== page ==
Is the joint Ramsey and Hennepin County plan to build a new super juvenile prison our best vision for 21st-century community investment (“Counties uniting to treat juveniles,” Jan. 19)? When officials talk only to each other, these are the kinds of decisions they make. This is clearly a conversation where community input is needed. In this case, the decision is wrong and the cost is high — to children, to our goal of racial equity, to our goal of public safety and to taxpayers.
Five reasons this plan should be stopped:
1. Locking up children doesn’t work. It doesn’t help them, and it doesn’t help their families and communities. According to the Annie E. Casey Foundation (AECF), a national leader in this conversation, our reliance on youth prisons has not worked and is often abusive.
In a 2010 AECF report, Patrick T. McCarthy, president and CEO, makes the point: “Even where conditions in training schools meet basic standards of decent care, the outcomes of incarceration have been disappointing, if not dismal, both in terms of recidivism and youths’ future success. In state after state, 70 to 80 percent of juveniles released from youth corrections facilities are rearrested within two or three years for a new offense. Pitifully few of these youth return to complete high school, and their long-term success in the labor market is severely jeopardized.”
2. There is a myth that punishment rehabilitates people. Therefore, when we lock people up, we believe it is good public policy. If these practices don’t deliver good outcomes, how can this be money well-spent?
3. The field of corrections reform is growing. We know we get better outcomes from smaller, safer, innovative settings. Let’s benefit from new thinking at this critical moment.
4. Juvenile crime is down, and local investment in alternatives to locking up children has decreased our current demand for these institutions.
Both Ramsey County and Hennepin County have been engaged in good-faith efforts for 10 years to reduce the number of young people heading into the system and channeled into deep-end, institutional placement. These efforts, and other forces, are part of a long-term decline in juvenile crime. Why build a new superfacility now? Ramsey County has 30 young people in its deep-end facility and Hennepin County has 40. Isn’t building a 163-bed facility incentivizing the prison-industrial complex we are committed to deconstruct?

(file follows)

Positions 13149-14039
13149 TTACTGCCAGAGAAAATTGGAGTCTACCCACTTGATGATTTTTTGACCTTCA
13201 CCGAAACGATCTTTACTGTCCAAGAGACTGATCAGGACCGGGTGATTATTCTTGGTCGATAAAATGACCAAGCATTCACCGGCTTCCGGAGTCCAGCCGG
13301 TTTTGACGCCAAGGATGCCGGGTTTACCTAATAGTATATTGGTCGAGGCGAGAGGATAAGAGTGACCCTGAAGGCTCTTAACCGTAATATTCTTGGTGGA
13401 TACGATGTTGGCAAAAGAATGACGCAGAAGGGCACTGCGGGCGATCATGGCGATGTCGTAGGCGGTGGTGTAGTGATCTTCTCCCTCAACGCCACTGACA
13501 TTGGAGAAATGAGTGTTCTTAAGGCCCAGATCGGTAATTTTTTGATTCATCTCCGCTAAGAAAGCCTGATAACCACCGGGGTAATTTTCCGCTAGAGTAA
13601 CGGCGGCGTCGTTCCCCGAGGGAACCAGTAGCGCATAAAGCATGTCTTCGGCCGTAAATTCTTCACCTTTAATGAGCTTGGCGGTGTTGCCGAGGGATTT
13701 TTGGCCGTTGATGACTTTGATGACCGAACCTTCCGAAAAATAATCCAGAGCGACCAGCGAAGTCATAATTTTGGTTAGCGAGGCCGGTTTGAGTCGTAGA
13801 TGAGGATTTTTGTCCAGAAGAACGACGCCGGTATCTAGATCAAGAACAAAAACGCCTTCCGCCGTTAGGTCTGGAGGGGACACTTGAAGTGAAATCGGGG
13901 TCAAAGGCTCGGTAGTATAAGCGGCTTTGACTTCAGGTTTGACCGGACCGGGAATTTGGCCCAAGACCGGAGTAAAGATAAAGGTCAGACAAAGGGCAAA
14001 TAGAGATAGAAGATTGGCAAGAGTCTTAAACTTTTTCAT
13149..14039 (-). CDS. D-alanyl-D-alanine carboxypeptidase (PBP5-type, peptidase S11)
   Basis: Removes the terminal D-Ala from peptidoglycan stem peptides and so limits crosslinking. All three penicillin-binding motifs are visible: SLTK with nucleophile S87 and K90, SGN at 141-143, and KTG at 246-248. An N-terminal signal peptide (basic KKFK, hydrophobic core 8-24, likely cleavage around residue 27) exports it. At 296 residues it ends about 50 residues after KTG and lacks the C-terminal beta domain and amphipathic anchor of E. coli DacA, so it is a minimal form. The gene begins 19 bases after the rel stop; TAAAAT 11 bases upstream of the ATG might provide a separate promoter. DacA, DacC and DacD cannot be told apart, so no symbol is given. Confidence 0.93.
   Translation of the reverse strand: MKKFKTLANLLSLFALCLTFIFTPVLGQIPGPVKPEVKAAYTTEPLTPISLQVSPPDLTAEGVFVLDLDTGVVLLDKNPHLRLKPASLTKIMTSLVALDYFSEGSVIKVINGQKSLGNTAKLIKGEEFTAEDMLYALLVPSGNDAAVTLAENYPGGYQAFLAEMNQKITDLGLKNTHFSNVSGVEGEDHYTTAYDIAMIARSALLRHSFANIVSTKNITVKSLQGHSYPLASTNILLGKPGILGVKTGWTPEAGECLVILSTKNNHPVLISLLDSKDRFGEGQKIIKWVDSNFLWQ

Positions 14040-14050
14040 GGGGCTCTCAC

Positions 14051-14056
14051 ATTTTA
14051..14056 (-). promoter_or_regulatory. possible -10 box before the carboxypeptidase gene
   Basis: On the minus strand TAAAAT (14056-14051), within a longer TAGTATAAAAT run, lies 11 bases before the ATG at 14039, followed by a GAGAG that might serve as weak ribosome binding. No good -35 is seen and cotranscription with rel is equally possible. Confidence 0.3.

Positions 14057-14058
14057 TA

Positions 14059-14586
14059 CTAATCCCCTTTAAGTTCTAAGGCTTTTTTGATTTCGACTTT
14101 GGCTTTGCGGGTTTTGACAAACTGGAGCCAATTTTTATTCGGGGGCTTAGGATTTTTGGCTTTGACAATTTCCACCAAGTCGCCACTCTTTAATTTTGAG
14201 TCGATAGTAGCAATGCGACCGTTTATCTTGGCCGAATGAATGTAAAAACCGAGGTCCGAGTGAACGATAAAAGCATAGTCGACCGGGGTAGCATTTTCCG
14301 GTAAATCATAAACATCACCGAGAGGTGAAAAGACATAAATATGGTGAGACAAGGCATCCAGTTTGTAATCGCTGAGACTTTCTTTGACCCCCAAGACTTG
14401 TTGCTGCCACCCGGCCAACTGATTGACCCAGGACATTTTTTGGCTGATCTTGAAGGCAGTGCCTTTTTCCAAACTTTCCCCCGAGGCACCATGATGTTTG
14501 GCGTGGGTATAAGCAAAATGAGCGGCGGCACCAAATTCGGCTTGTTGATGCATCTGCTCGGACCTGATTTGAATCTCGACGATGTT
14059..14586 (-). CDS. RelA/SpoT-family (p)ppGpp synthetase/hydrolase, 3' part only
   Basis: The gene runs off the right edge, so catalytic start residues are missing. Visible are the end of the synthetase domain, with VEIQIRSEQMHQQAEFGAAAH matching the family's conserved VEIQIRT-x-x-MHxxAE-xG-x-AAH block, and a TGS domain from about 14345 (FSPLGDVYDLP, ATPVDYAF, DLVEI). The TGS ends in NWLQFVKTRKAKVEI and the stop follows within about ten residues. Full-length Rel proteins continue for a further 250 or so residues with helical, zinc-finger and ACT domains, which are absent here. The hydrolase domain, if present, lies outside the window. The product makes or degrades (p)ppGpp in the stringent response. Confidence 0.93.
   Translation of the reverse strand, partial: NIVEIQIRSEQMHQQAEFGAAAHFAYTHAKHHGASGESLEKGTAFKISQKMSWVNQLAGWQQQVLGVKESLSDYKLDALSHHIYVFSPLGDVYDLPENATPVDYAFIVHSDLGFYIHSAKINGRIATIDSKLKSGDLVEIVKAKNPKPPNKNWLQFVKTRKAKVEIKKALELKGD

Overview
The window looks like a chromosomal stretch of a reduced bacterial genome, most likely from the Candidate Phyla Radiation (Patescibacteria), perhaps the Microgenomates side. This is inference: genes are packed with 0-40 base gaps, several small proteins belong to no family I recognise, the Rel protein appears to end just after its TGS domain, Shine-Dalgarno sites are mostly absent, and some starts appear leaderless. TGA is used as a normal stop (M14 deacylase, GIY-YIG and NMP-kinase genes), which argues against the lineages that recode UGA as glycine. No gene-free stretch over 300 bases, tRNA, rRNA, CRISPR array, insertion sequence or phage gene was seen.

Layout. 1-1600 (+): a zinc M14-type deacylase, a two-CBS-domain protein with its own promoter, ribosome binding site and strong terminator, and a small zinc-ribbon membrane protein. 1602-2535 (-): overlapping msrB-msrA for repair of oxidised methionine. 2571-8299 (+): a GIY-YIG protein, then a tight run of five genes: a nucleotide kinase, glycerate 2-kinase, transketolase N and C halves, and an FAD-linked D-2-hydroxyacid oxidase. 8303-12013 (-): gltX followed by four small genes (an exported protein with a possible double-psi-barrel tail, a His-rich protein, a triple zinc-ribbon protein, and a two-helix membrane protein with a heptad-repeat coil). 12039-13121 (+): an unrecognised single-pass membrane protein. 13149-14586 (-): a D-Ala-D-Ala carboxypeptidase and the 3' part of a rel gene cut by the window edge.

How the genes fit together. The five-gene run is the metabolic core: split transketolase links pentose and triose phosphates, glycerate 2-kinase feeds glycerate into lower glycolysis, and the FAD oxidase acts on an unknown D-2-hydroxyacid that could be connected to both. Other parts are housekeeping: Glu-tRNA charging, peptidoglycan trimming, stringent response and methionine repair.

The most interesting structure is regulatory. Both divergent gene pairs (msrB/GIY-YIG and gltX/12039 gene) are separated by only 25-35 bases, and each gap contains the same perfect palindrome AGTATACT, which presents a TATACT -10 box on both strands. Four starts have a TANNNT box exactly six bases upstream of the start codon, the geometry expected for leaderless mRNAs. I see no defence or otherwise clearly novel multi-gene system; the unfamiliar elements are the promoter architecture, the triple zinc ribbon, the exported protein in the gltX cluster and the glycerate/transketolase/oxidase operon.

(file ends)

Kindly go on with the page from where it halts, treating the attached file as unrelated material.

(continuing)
5. Are we learning anything from Native Lives Matter and Black Lives Matter? These groups are making public statements that all marginalized communities share. We have received the shortest end of the stick in terms of safety and opportunity in America, and we are demanding that we, as a nation, think differently about policing and incarceration. We are demanding investment in our health and well-being, not more prisons.
In Seattle, a three-year battle over a similar decision to build a large, state-of-the-art facility ended in a community victory to block the plan. Let’s use our community will and Seattle’s example at this critical juncture. According to Marcus Harrison Green, a reporter for YES! Magazine, after extensive community organizing and input, “in a 9-0 unanimous decision, Seattle’s City Council passed a resolution that fully endorses the goal of zero-percent detention of youth, and called for the city to develop policies eliminating the necessity of their imprisonment.”
Do we want a protracted battle or a good conversation? Let’s talk before we build anything new.
Zero-percent detention of youth wouldn’t require a new building — it wouldn’t require any buildings at all.
Laura LaBlanc and Jenna Klein-Brown are organizers of IN Equality, a coalition advocating police and court reform.